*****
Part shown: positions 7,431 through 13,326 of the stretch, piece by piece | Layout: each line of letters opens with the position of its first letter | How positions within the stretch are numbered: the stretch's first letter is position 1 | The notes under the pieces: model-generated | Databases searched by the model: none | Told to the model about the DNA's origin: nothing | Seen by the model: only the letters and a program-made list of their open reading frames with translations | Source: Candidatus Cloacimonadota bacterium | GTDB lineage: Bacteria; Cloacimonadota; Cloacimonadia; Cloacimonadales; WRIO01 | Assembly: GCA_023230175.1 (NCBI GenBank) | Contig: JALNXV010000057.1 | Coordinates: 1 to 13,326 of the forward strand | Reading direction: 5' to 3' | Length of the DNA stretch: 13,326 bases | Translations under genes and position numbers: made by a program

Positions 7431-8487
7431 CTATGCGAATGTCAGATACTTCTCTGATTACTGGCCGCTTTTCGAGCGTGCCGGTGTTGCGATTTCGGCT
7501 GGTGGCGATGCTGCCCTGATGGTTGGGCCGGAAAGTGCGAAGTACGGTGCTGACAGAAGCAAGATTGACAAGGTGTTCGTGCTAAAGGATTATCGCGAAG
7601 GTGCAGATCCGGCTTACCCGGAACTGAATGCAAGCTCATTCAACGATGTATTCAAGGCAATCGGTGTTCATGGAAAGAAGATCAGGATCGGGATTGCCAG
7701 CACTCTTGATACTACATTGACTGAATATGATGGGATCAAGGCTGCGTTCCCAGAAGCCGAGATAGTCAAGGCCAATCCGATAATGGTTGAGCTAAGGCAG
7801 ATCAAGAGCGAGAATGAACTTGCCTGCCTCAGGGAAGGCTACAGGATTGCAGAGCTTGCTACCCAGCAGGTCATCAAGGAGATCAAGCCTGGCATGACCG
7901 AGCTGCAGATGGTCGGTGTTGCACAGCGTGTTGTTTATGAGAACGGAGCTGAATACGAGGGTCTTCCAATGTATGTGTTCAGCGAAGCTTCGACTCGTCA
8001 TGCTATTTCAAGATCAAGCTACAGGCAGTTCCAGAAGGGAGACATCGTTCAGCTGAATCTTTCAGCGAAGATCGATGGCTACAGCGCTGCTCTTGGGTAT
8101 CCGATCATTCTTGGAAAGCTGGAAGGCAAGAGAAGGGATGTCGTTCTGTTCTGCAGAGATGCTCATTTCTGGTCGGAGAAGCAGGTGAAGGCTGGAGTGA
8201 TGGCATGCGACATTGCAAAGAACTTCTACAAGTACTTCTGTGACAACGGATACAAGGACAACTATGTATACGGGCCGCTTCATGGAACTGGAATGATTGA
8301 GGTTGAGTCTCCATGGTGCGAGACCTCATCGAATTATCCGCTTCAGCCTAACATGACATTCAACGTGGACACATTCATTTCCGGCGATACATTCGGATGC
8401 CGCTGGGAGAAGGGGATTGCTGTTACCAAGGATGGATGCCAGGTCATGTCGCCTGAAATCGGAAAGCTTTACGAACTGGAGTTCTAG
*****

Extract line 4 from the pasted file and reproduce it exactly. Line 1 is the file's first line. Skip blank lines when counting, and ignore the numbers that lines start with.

7501 GGTGGCGATGCTGCCCTGATGGTTGGGCCGGAAAGTGCGAAGTACGGTGCTGACAGAAGCAAGATTGACAAGGTGTTCGTGCTAAAGGATTATCGCGAAG